If you follow the recordings he left behind — with Bunny Berigan, Artie Shaw, Benny Goodman, Bud Freeman, Fats Waller, Joe Sullivan, Hot Lips Page, Lou McGarity, Pee Wee Russell, Bobby Hackett, Lee Wiley, Louis Armstrong, Chu Berry, Teddy Wilson, Muggsy Spanier, Jess Stacy, Frank Teschemacher, Frank Melrose, Boyce Brown, Paul Mares, Omer Simeon, Wingy Manone, Jimmy McPartland, Joe Marsala, Red Norvo, Mildred Bailey, Pete Brown, Jack Teagarden, Joe Bushkin, Willie “the Lion” Smith, Paul Whiteman, Coleman Hawkins, Max Kaminsky, Danny Polo, Herman Chittison, Joe Thomas, Mezz Mezzrow, Benny Carter, Miff Mole, Brad Gowans, Marty Marsala, George Brunis, Ed Hall, Wild Bill Davison, Rod Cless, James P. Johnson, Yank Lawson, Jerry Jerome, Billy Butterfield, Una Mae Carlisle, Dick Cary, Benny Morton, Jonah Jones, Errol Garner, Billie Holiday, Bujie Centobie, Red McKenzie, Chuck Wayne, Lucky Thompson, Ella Fitzgerald, Jo Stafford, Martha Tilton, Connee Boswell, Sidney Bechet, Frank Newton, Bing Crosby, Art Hodes, Doc Evans, Bob Wilber, Tony Parenti, Charlie Parker, Ralph Sutton, Barbara Lea, Vic Dickenson, Ruby Braff, Kenny Kersey, Frank Signorelli, Milt Hinton, George Duvivier, Urbie Green, Marian McPartland, Stuff Smith, Big Joe Turner, Buck Clayton, Claude Hopkins, Nat Pierce, Jimmy Jones, Marty Napoleon, Buster Bailey, Shorty Baker, Tyree Glenn, Kenny Davern, and many others — you will always hear rewarding music.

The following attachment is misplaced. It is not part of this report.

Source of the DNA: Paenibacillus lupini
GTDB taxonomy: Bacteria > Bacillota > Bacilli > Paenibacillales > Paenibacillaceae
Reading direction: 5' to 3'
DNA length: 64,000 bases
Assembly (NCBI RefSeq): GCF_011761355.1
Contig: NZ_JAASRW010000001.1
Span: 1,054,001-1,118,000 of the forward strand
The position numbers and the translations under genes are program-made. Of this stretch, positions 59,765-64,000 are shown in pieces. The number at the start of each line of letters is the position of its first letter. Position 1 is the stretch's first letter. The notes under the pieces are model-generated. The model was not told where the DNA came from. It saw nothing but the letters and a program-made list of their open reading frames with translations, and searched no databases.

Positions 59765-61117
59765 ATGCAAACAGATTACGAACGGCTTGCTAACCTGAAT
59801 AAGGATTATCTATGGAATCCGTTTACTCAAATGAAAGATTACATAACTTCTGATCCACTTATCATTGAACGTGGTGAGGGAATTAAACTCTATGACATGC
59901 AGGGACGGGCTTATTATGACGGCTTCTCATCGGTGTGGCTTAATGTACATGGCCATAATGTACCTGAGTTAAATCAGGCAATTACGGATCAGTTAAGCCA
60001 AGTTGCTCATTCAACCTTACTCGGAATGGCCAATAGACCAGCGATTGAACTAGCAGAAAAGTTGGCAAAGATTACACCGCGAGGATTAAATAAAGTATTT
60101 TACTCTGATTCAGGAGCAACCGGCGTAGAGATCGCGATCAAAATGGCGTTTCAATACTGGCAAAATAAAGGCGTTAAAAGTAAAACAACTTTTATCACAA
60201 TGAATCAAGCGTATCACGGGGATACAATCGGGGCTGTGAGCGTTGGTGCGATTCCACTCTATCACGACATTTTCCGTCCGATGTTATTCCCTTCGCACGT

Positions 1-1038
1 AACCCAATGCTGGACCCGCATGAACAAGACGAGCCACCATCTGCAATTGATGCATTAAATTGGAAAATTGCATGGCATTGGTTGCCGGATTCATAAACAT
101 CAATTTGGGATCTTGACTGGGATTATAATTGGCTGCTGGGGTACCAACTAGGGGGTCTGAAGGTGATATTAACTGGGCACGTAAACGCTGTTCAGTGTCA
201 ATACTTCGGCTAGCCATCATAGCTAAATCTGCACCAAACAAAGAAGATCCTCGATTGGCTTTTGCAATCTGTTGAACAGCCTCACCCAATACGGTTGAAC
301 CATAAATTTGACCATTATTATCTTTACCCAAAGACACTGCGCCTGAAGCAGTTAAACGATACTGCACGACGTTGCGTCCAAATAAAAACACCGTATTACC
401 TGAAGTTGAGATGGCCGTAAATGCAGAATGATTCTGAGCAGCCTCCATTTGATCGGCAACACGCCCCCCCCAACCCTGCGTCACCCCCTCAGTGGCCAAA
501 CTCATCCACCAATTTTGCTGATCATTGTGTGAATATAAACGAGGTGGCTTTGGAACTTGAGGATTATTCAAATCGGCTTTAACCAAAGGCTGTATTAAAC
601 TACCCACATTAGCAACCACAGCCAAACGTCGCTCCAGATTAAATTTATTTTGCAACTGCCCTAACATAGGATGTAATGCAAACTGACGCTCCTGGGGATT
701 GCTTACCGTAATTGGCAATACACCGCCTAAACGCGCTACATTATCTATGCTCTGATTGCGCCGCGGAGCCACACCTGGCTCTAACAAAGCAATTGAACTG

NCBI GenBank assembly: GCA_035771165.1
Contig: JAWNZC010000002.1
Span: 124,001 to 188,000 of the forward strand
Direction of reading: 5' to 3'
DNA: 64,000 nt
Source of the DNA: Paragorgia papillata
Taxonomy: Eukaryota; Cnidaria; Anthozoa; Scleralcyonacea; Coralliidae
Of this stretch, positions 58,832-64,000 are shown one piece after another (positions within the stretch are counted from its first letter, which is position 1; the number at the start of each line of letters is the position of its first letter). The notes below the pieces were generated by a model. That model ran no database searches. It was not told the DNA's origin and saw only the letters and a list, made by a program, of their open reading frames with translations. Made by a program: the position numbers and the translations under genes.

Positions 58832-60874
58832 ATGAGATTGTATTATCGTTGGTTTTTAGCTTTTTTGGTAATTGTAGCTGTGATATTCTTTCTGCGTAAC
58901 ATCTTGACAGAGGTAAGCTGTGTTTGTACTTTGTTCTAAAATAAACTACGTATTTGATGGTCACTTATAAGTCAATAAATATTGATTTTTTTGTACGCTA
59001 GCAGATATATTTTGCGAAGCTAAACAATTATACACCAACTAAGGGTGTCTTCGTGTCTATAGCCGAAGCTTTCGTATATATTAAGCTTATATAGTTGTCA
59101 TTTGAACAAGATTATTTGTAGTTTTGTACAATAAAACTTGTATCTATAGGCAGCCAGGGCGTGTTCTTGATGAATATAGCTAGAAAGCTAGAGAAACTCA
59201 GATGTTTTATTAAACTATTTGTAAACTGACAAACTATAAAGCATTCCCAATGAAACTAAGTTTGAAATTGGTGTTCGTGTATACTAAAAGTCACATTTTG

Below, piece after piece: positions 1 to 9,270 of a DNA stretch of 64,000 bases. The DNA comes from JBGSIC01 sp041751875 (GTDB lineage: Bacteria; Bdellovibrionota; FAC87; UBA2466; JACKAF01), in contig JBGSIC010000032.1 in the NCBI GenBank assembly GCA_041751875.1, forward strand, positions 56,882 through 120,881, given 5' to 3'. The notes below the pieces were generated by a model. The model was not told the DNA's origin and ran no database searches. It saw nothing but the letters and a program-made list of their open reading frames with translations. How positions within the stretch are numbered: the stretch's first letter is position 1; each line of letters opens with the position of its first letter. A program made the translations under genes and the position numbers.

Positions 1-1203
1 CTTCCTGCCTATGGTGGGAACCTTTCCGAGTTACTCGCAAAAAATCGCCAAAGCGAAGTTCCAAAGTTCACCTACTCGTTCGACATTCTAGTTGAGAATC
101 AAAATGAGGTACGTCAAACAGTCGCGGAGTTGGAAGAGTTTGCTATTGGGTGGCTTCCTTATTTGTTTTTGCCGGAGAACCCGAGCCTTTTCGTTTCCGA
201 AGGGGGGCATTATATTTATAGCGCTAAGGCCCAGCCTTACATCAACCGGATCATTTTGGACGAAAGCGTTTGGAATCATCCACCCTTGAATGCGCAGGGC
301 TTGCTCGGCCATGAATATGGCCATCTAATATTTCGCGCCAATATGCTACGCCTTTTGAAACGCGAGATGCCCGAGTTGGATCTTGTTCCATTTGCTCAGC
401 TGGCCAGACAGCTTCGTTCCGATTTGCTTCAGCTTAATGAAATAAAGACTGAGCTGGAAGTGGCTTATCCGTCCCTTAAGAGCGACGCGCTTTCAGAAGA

I’ve written very sparingly about the deaths of jazz musicians in JAZZ LIVES — for one reason, thinking that turning this blog into an ongoing necrological record was at odds with its title. But without saying that one musician is more important than another (Bobby Gordon, Frank Wess, Al Porcino, Jim Hall, Chico Hamilton, Sam Ulano, and a dozen others I am not mentioning here) I want to write and share a few words about two deaths of late 2013.